How financial services can use data architecture to share knowledge across the business

Colin Gibson

Colin Gibson, Head of Data Architecture, Markets & International Banking at RBS, joins Process Excellence Network ahead of the Big Data Analytics for Financial Services Conference 2013, to discuss what big data and good data architecture means for the financial services industry. Colin also discusses the top challenges faced and explains the carrot and stick approach to data architecture.

PEX Network: What does the term big data mean for the financial services industry?

C Gibson: Talking from the viewpoint of banks, most banks have been dealing with some aspects of big data for many years. Big data gets talked about in terms of the Vs; volume, velocity, variety.

And in terms of volume we have volume of market data, price ticks, the quantity of risk results that we have to handle. In terms of velocity again, prices move fast and latency in data is very important to things like algorithmic trading. And most banks, most investment banks in particular, have quite distributed infrastructures and that causes variety in data and the challenges of combining data across multiple sources. Big data can also mean unstructured data, so web logs, documents, social media, etc, and the challenge of linking unstructured data back to structured data. So again we, for instance, have pockets of use of tools in all of those areas and have had for years.

And big data isn't a thing; it's a label that is currently being used to cover a wide set of tools that can be used to address specific business problems. And really the important thing for an organisation like ours is to really not to drive the solution from the tools, but drive it from the priority of the business problems and select the right tool for the job.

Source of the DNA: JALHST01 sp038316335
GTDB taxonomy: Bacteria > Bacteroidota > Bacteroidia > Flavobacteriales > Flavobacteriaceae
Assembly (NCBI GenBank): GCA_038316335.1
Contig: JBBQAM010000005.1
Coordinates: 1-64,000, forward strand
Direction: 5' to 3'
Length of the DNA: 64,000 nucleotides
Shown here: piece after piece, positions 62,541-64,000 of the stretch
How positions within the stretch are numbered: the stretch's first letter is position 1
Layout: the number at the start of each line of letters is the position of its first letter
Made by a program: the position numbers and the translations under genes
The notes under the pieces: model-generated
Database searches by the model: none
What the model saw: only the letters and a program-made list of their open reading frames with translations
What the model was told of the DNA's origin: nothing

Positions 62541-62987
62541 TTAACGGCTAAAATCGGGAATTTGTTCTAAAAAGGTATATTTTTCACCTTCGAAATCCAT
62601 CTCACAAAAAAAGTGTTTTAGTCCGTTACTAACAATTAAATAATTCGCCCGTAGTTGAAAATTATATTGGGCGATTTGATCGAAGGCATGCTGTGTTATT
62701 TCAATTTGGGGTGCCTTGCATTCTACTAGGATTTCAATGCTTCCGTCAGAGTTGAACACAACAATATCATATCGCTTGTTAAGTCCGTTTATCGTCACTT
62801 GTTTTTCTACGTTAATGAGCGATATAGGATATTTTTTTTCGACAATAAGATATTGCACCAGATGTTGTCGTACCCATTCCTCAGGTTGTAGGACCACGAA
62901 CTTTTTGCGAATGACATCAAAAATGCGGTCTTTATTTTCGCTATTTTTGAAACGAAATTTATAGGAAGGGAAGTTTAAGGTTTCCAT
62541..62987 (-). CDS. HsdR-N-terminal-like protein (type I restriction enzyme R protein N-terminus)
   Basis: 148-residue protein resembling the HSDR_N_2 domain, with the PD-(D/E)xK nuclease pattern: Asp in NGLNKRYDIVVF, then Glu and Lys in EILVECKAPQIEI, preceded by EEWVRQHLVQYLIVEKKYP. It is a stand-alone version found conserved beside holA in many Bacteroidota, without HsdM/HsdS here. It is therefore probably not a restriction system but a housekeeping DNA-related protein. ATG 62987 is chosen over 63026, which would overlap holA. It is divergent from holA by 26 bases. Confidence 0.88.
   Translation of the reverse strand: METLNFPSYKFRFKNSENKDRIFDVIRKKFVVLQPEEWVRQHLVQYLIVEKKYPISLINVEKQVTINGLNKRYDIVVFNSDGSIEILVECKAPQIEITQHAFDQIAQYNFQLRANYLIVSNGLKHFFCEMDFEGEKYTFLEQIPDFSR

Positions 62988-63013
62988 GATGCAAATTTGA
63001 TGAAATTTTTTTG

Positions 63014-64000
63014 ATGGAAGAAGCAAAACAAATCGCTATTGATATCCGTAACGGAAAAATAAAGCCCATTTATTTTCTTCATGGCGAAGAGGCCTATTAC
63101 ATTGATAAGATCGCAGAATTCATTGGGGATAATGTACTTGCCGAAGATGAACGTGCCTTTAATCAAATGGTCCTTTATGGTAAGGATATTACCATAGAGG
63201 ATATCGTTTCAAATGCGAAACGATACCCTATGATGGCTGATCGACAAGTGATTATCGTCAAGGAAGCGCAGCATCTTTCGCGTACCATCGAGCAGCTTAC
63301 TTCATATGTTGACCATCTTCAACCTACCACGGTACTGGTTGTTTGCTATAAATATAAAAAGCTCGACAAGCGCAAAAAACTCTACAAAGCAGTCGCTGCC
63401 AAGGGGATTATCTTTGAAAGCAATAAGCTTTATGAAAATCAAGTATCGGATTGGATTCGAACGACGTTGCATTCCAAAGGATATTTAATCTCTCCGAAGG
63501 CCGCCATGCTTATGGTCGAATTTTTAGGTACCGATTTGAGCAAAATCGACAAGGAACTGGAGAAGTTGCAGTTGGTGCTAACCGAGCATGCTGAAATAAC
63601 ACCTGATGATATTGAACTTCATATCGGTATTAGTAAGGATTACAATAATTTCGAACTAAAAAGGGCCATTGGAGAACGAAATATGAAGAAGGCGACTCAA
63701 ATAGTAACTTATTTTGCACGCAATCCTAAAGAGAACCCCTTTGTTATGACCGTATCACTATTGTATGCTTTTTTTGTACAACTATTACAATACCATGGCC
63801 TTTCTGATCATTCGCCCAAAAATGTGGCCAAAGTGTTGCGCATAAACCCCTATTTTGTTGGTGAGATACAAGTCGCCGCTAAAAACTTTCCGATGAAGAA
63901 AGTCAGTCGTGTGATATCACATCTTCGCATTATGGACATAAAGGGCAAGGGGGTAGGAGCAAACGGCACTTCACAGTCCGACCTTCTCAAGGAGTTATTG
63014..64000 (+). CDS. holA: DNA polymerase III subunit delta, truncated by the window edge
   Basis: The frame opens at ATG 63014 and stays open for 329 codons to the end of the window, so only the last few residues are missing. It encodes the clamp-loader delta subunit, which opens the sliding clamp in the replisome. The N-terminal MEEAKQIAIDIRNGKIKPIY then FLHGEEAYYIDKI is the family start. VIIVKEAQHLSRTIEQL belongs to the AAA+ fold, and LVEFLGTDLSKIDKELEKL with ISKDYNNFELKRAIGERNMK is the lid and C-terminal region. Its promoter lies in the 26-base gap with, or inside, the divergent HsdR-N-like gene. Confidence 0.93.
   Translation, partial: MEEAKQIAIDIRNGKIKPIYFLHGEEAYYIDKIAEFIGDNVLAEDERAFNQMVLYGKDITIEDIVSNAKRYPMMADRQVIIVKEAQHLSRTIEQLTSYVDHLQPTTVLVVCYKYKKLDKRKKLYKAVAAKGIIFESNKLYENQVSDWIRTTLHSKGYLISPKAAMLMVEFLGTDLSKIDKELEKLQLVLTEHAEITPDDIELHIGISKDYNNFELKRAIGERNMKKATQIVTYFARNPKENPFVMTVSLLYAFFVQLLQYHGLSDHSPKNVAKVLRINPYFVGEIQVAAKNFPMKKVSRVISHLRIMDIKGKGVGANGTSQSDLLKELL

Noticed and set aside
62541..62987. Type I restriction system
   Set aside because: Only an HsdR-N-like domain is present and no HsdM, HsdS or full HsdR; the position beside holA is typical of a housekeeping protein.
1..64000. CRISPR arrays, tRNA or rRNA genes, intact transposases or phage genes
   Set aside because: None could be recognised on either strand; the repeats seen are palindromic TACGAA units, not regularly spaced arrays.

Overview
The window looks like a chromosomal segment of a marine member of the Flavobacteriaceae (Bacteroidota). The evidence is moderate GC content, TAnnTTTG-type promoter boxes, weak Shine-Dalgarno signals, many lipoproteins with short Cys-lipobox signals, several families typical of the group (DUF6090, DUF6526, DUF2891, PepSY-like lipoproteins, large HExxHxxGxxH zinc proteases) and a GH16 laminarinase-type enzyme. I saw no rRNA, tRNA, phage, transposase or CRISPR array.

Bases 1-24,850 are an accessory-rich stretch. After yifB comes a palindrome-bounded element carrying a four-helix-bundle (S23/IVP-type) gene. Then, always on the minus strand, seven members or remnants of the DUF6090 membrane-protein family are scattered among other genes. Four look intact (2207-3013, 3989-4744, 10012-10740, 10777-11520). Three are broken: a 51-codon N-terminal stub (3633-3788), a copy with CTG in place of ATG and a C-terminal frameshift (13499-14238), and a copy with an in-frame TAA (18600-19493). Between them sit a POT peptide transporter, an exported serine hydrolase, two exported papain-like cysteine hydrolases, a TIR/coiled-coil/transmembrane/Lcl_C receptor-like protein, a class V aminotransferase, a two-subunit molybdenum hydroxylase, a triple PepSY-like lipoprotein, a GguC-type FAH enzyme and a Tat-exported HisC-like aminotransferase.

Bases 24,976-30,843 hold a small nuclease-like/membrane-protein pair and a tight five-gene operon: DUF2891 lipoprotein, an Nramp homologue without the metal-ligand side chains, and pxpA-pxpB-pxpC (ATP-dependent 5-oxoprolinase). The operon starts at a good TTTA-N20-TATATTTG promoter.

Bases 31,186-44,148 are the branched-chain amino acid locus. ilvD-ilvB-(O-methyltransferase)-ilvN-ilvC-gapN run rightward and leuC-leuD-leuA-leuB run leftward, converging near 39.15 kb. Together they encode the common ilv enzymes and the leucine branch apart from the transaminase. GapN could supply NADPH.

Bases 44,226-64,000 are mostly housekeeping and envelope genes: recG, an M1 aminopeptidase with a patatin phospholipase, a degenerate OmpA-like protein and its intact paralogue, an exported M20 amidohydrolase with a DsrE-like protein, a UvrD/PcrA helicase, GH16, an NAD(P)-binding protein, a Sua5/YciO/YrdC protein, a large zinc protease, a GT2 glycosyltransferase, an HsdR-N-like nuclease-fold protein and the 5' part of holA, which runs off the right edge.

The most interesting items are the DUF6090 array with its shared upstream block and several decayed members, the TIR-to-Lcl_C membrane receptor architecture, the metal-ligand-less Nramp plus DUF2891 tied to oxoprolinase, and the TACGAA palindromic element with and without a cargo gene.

PEX Network: What does good data architecture mean for the financial services sector?

C Gibson: Obviously big data architecture is not a financial services specific thing. It's hard to get a good definition of data architecture; it's one of the things I talk about in the presentation at the forthcoming event. But it's like real architecture. Data architecture is a combination of the thing that you look at and the discipline that you use to arrive at the thing that you look at. So good data architecture is having an orderly arrangement of parts - the current and future-state blueprint of your data in the organisation - and applying the discipline to refer to that blueprint, follow it and keep it up-to-date.

PEX Network: Big data will mean a change for data architecture. Can you elaborate on the challenges and opportunities this provides in your perspective?

C Gibson: I'm not really sure big data does mean a change for data architecture. What I tend to say on this subject is it doesn't matter how big or how small or how normal your data is, if you're going to leverage it and exploit it and get the maximum value from it you need to understand it. And having good data architecture helps you understand your data and therefore is a foundation for big data to be successful. So I don’t think it actually changes it; it probably just is yet another thing that emphasises the importance of it.

PEX Network: And what do you consider the three biggest challenges in developing end-to-end data architecture in financial services?